11 Local Practices to Address the Global Climate Crisis

My father-in-law is a scientist – a very good scientist at a large research university – whose research and work focuses on the intersection of plant/insect responses to changing climate conditions. He will occasionally send an email about his work or about a recent headline regarding global climate change, and this past week he sent a few alarming articles along with some of his own comments:

I’m very sorry to be such a downer; I wish as much as anyone that this would all go away. But the science is undeniable. And the choices before us now are to “mitigate, adapt, or suffer.” Human society will do all three, but the sooner and more effectively we do the former, the less we will experience the latter. And not so much us, but those with few resources around us (it’s a matter of social justice) and those who follow us (it’s a matter of intergenerational justice).

I’m a localist. I believe that how we perceive reality is primarily shaped by what lies within walking distance of us. I believe relationships develop when real people gather around a real table and share real food with each other. Isimpleearth believe change happens when real people in real places address a real problem with real shared action.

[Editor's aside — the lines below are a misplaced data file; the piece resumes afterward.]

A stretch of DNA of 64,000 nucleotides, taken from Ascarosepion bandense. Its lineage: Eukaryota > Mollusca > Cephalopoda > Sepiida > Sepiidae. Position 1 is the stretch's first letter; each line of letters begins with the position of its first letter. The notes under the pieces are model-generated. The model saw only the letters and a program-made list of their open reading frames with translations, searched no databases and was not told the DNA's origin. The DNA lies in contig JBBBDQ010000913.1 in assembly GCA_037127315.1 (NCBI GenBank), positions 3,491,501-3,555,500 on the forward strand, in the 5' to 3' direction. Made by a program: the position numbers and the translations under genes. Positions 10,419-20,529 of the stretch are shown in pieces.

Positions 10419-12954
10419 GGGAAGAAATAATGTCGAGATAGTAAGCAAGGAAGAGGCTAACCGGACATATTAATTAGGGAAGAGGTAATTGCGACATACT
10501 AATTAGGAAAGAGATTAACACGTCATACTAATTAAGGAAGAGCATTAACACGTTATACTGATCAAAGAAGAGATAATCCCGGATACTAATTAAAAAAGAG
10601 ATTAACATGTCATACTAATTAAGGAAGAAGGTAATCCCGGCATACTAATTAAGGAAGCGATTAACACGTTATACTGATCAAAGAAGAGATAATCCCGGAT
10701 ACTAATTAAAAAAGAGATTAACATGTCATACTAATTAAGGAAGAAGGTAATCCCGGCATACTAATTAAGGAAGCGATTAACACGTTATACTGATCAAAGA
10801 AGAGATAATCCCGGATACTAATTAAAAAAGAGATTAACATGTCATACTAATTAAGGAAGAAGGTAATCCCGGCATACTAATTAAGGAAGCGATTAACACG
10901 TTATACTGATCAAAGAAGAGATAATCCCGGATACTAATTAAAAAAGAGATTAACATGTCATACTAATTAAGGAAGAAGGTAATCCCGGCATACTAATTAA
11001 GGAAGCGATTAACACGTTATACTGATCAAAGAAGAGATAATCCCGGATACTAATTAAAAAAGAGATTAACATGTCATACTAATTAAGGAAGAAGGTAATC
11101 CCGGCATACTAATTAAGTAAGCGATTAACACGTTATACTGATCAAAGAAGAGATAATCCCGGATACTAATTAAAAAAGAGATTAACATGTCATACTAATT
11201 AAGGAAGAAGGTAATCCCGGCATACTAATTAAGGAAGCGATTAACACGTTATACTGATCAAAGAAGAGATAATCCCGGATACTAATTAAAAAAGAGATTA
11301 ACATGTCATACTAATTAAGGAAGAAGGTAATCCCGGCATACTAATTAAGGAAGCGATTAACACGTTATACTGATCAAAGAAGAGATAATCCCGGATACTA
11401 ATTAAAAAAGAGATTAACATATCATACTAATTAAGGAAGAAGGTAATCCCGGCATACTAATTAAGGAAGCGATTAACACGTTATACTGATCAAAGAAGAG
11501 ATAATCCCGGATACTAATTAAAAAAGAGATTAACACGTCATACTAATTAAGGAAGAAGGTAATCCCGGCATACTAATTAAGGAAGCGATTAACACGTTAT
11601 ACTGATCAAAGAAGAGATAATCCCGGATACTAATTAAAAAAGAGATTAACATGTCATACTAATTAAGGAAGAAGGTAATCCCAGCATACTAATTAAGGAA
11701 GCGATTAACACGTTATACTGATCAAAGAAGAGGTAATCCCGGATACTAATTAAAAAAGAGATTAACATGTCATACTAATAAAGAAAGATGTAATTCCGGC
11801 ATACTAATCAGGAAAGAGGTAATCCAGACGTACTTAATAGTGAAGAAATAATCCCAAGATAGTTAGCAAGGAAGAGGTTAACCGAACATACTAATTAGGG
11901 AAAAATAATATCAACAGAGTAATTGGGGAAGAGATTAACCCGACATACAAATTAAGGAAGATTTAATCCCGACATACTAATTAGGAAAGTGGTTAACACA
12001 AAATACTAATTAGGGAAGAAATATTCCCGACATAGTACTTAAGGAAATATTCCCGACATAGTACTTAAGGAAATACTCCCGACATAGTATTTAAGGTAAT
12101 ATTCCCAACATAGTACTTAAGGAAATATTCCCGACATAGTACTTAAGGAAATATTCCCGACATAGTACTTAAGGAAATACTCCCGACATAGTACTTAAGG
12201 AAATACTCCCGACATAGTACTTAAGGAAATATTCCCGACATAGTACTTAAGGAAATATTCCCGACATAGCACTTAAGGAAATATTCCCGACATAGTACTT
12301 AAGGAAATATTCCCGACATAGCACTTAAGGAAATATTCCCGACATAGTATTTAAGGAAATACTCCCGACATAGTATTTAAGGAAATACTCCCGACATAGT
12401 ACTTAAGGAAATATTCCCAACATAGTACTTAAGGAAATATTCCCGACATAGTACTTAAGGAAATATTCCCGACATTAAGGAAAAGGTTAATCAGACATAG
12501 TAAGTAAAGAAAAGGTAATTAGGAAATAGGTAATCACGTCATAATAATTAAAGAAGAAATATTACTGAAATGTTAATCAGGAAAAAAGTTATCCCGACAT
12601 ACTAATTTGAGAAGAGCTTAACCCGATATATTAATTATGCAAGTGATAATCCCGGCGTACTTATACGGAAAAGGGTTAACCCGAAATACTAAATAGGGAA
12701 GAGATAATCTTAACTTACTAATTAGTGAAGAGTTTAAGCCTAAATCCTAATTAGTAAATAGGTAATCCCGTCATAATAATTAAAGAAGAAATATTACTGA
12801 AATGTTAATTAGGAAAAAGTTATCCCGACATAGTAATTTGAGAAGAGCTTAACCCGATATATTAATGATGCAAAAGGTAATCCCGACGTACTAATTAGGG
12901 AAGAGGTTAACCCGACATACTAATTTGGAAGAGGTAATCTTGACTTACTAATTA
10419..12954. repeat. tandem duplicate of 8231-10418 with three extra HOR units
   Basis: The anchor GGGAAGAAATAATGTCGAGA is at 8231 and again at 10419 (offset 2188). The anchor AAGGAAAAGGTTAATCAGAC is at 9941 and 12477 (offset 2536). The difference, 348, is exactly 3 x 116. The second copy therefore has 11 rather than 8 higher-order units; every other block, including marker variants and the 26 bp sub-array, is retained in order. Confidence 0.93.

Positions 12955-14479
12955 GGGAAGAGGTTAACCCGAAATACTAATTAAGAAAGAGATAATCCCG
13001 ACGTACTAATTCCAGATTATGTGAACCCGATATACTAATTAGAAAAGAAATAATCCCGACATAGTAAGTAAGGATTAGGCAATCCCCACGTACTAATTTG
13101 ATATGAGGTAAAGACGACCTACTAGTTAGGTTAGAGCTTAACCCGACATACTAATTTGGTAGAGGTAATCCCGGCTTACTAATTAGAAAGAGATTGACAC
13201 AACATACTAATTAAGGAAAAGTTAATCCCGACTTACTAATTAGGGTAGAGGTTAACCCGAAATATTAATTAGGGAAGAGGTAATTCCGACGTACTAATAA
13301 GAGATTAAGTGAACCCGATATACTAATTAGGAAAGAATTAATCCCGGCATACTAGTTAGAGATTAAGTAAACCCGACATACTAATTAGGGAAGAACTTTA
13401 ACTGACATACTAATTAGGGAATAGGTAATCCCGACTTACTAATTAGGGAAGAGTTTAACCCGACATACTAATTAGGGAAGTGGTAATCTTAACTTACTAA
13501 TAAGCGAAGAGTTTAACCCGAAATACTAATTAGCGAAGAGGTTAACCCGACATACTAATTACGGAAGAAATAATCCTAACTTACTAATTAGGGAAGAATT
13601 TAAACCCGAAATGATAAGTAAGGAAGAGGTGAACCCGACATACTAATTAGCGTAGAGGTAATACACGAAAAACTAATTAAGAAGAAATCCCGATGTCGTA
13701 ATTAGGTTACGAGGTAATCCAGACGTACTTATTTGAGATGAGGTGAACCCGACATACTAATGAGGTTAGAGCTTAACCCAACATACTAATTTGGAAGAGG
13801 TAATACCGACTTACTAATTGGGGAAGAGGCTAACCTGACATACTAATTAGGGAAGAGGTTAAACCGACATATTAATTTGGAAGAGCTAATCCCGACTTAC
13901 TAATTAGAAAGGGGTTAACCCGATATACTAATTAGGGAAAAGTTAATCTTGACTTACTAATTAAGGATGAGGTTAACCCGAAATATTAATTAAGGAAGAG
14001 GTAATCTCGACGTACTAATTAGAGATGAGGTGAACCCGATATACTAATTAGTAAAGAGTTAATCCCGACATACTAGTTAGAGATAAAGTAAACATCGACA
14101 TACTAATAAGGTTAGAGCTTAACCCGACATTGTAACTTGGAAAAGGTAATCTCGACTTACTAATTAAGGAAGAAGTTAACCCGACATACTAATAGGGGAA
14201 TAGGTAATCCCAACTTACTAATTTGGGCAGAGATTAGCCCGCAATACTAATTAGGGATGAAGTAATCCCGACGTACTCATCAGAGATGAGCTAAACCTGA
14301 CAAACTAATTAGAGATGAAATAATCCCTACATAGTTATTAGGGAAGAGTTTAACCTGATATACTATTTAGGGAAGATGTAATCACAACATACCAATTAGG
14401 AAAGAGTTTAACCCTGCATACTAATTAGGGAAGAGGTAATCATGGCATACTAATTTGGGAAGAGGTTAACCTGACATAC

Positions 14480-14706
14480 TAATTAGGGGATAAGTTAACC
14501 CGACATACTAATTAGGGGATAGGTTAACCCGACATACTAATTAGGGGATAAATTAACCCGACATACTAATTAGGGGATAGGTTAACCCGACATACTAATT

Yes, we live in a globalizing world and I don’t deny the necessity of global awareness.

Yes, we live in a digital age and I don’t deny the impact of technology on every aspect of our lives.

Yet…we’re bodied creatures that occupy real space in local places. So I’m with Wendell Berry when he writes:

Global thinking can only be statistical…Global thinking can only do to the globe what a space satellite does to it: reduce it, make a bauble of it. Look at one of those photographs of half the earth taken from outer space, and see if you recognize your neighborhood. If you want to see where you are, you will have to get out of your space vehicle, out of your car, off your horse, and walk over the ground.

On foot you will find that the earth is still satisfyingly large, and full of beguiling nooks and crannies.